A National Academy for Social Prescribing will help GPs and frontline staff share expertise, the health and social care secretary has said.
Speaking at a Kind’s Fund event on social prescribing in London today, Matt Hancock said that social prescribing is ‘fundamental to prevention’.
The academy will be a ‘research base’ for social prescribing and will set out its benefits across the world, Mr Hancock said.
He said: ‘We are thinking of a resource which GPs and other frontline care workers can draw on for guidance and expertise – where they can learn what works and what’s available in their communities.’
A Department of Health and Social Care spokesperson said the academy will be an ‘online platform’ that will allow users to share training, guidance and research of social prescribing solitions that have worked for them.
They added that the resource will be developed together with key partners ‘in the coming months’.
Social prescribing vs over-medicalisation
Mr Hancock said that social prescribing can ‘help us combat over-medicalising people’ and help the NHS to save money.
However, he added that this could be a reason for pharmaceutical companies to oppose it and that they might try to convince the public that ‘drugs are better than cheaper social cures’.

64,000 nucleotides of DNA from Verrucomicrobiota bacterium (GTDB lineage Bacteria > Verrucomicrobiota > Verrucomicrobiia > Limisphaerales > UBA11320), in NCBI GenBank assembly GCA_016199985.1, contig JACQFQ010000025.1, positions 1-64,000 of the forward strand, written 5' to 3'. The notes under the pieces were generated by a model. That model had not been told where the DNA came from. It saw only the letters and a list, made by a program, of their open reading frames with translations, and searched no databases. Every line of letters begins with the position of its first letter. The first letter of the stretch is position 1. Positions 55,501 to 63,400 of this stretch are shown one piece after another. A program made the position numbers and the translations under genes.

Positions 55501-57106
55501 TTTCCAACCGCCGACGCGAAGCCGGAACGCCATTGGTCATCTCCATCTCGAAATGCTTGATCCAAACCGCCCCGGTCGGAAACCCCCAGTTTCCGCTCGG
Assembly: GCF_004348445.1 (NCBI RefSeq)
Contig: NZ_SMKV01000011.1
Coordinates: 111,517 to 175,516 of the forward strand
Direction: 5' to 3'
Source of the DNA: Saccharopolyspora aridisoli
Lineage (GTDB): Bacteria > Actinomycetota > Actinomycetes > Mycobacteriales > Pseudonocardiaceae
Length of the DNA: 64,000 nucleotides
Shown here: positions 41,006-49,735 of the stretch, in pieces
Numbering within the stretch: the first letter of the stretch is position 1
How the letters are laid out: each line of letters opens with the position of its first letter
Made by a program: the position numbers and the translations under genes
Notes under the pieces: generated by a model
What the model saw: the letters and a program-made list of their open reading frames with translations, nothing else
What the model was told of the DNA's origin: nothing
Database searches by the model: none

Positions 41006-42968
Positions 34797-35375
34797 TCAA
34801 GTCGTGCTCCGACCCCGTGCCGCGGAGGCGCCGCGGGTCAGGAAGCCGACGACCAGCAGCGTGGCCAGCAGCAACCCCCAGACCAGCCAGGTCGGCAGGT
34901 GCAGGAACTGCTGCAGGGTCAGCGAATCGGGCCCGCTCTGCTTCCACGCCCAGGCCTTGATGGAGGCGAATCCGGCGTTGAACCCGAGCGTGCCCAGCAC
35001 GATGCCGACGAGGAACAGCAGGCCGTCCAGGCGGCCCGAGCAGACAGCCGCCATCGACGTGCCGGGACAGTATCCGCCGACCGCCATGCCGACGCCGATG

This, he continued, is one of the reasons we need a National Academy for Social Prescribing, as it will champion non-drug treatments.
Mr Hancock said: ‘It’s the role of the state to sponsor treatments that are often cheaper, better for patients and better for society.’
Dance classes, choirs and music
The Government is also working on a series of social prescribing programmes in collaboration with the Arts Council England and the Department for Digital, Culture, Media and Sport, Mr Hancock said.
These include social prescribing activities organised through libraries, such as the healthy libraries initiative in Norfolk, which offers smoking cessation and healthy living sessions.
If correctly trained on social prescribing referrals, librarians can play an important role in keeping people well in their communities, encouraging them to take dance classes, join choirs to tackle loneliness or become part of mental health reading groups, Mr Hancock said.
Mr Hancock highlighted initiatives such as the Playlist for Life tool, which provides playlists tailored for people with dementia and led to a 60% reduction in the need for psychotropic medication at one care home, he said. He added that he is ‘fully behind’ such initiatives.
RCGP chair Professor Helen Stokes-Lampard said that although social prescribing is not a new phenomenon, it counts benefits such as ‘less medication being prescribed’ and ‘patients becoming actively involved in their own health’.
She said: ‘The college has already welcomed the government’s pledge to provide an extra £1.8m for community projects across the country by 2023, so it’s encouraging to see Mr Hancock build on this with his promise of a National Academy for Social Prescribing.’
In July, Matt Hancock also promised a £4.5m investment towards social prescribing schemes such as gardening or arts clubs.
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